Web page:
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germinating_tomatosIt doesn’t take a germaphobe to worry about food grown on urban lots, roots sprouting through metals and leaves drenched in traffic smog. Are those dusty tomatoes safe to eat? The answer: probably. But first, some context.

Taking an alarmist look at toxicity levels of urban soils can falsely skew how we look at the practices of urban farming. Such an alarmist story looks a lot like the one printed in November, 2014 by The New York Post (an easy target, I know, I know). Titled, “Root of all evil: Vegetables in New York City gardens are toxic,” the story began: “Herbs and vegetables grown in New York City community gardens are loaded with lead and other toxic metals, a startling state study shows.”

This story fails on two major levels. First, looking solely at soil or vegetable toxicity levels ignores all of the irrefutably healthy aspects of community gardens. To name just a few, urban agriculture improves nutritional health while strengthening local economies, communities, food security, and the mental well-being of surrounding populations. Some of the diverse benefits of urban farming are neatly collected in a 2016 publication, Sowing Seeds in the City, which looks at the positive impacts of urban agriculture on a range of ecosystem services including soil and water conservation, waste recycling, climate change mitigation, habitat, and food production. Putting urban agriculture in its appropriate context — acknowledging the range and multiple scopes of its benefits — is good medicine against fear-dredging stories about soil toxicity.

The Post’s story also fails because it completely misrepresents the Cornell University-led study it uses as its main reference. As opposed to The Post’s opening statement, the study summarizes its findings like this: “Overall, the study found that levels of lead, cadmium and barium in urban garden produce were generally below health-based guidance values.” This study suggests that levels of toxics vary plot by plot and crop by crop. Toxicity depends on what and where you’re growing, how you’re growing it, and crucially, what measures you’re using to prevent harmful exposures.

Rather than blanketly portraying urban produce as toxic, it’s more useful to assess how we’re exposed to toxics and what we can do to prevent or reduce exposures. In addition to the Cornell study and Sowing Seeds in the City, a recent mass of literature — academic and other — is providing an increasingly full sense of the risks of urban farming and how to do it safely.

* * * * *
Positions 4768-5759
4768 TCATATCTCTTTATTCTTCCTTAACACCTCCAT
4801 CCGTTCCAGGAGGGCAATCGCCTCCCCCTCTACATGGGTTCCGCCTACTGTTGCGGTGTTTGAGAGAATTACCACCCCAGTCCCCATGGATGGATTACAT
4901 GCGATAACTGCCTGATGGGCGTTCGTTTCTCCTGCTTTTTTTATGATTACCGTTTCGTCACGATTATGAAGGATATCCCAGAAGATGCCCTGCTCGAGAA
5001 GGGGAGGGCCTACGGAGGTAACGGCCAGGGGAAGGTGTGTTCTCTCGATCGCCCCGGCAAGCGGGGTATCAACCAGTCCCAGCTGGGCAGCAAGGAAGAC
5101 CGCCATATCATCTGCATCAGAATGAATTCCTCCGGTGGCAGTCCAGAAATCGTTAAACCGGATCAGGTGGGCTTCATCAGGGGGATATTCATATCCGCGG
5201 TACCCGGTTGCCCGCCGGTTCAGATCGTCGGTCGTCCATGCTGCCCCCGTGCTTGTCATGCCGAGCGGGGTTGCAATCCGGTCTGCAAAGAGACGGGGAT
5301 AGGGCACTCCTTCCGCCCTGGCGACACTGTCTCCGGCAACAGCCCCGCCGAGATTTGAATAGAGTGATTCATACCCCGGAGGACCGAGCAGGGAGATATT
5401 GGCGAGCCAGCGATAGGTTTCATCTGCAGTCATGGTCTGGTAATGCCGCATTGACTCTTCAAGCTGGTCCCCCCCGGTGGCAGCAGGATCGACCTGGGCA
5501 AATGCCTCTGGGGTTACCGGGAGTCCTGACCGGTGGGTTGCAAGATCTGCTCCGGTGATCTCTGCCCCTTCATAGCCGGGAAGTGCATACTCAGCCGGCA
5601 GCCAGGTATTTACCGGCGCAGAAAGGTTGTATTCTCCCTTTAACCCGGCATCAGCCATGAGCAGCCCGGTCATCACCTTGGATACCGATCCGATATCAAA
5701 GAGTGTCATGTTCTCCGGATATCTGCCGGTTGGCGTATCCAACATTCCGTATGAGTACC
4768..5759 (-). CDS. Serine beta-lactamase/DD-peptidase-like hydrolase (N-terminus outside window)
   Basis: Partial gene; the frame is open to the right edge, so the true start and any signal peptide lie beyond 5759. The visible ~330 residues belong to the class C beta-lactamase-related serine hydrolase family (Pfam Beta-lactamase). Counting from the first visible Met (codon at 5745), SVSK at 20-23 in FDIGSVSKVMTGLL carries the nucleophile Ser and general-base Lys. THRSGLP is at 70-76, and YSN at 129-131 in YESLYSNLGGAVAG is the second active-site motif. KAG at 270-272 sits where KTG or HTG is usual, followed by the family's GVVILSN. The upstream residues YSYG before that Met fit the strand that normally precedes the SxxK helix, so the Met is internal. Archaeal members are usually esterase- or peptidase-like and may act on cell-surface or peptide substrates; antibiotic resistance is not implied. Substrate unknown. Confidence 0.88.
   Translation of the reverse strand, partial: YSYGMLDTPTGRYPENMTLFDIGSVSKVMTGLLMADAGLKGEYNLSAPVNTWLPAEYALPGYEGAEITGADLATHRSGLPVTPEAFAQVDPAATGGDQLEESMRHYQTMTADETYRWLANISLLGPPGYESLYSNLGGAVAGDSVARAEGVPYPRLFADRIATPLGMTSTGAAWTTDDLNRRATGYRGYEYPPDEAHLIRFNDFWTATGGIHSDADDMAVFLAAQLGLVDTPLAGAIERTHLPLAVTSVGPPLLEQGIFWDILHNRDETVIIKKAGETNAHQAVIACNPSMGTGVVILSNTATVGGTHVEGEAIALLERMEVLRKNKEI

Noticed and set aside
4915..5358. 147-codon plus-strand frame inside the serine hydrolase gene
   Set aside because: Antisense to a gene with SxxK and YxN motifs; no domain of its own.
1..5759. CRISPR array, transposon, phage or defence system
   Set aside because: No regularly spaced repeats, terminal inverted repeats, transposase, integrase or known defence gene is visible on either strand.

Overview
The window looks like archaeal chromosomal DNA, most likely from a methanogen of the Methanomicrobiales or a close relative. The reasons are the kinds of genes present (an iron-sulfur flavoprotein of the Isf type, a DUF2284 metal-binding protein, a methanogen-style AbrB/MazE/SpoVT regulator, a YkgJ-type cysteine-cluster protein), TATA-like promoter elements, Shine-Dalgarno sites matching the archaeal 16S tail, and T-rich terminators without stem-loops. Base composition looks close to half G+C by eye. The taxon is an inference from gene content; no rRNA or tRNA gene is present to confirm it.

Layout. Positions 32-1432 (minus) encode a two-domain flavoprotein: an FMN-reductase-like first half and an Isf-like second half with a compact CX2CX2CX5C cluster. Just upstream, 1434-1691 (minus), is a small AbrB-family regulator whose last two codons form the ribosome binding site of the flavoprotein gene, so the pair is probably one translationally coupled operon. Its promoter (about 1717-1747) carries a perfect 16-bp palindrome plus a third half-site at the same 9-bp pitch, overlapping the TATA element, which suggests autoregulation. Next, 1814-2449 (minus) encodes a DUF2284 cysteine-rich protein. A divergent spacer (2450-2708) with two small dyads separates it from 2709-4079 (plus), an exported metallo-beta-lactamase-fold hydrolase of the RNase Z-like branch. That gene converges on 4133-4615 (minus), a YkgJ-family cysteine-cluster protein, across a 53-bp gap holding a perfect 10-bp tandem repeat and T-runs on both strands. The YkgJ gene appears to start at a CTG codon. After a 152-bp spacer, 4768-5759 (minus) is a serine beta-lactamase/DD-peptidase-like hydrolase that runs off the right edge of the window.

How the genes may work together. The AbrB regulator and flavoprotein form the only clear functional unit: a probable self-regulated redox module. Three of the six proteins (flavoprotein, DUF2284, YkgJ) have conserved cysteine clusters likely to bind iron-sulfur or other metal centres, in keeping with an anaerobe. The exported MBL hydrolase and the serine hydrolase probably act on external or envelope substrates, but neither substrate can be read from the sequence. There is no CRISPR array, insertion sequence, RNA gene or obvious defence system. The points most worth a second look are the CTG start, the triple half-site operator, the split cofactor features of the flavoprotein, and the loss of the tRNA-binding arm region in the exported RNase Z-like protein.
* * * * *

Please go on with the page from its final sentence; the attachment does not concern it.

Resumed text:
One example of such literature is a 2016 published in the Journal of Environmental Quality and titled, “Lead in Urban Soils: A Real or Perceived Concern?” The study suggests that although urban soils may contain high concentrations of lead, the most common pollutant in urban soils, these concentrations are unlikely to result in elevated blood lead levels of children, or the most vulnerable population living in those areas. In other words, soils contain lead, but that’s no reason to freak out. The study also suggests that the majority of crops don’t uptake significant concentrations of lead (exceptions are root vegetables like radishes, beets, and carrots). Just as importantly, other studies have shown that eating lead in root vegetables does not necessarily mean our bodies will absorb it. Consuming lead with food significantly limits absorption. The study concludes that “benefits associated with urban agriculture far outweigh any risks posed by elevated lead.” While this study is limited to one heavy metal — and while other toxics (PAHs and  cadmium, say) come with their own safety and management concerns — the study’s conclusions aren’t alone.

The collective mass of recent literature on urban farming suggests a stark but hopeful assessment of urban soil quality. Rounds of industrialization and deindustrialization have heavily degraded and contaminated city soils. We shouldn’t dismiss the concern of working around, and ingesting, toxics. Rather, growing food in contaminated soils is a responsibility that requires attention and care.

A number of resources provide simple best practices that can help gardeners minimize exposures to toxics. In addition to Sowing Seeds in the City — an academic publication that can be expensive and difficult to access — two good free resources are Johns Hopkins’ University’s Urban Soil Safety Guide  and EPA’s concise Guidelines for Safe Gardening Practices.

For me, three common and simple pieces of gardening advice stand out from these resources. First, wash your hands and produce after digging in contaminated dirt. Washing hands eliminates the most direct route toxins can take into your body. Second, add organic soil amendments (ie. compost or biosolids) to the soil. Adding soil amendments, especially those that include soluble phosphate, reduces uptake of heavy metals like lead while also improving the physical and biological quality of your soil. Third, if you’re at all worried about soil quality, grow crops in raised beds using clean soil.

If you can, learn the history and composition of the soil you’re working with. You may also be able to get testing help from local health or environmental agencies or even local universities. Also, city planning offices can help provide records of past land uses.

Turning contaminated land into productive gardens is a beautiful way to reclaim space while bolstering community and environmental health. Like almost anything fun, urban gardening comes with health concerns and responsibilities. Rather than shy away from these responsibilities out of an irrational fear of what lurks beneath the dirt, we should embrace ways to garden better.

 

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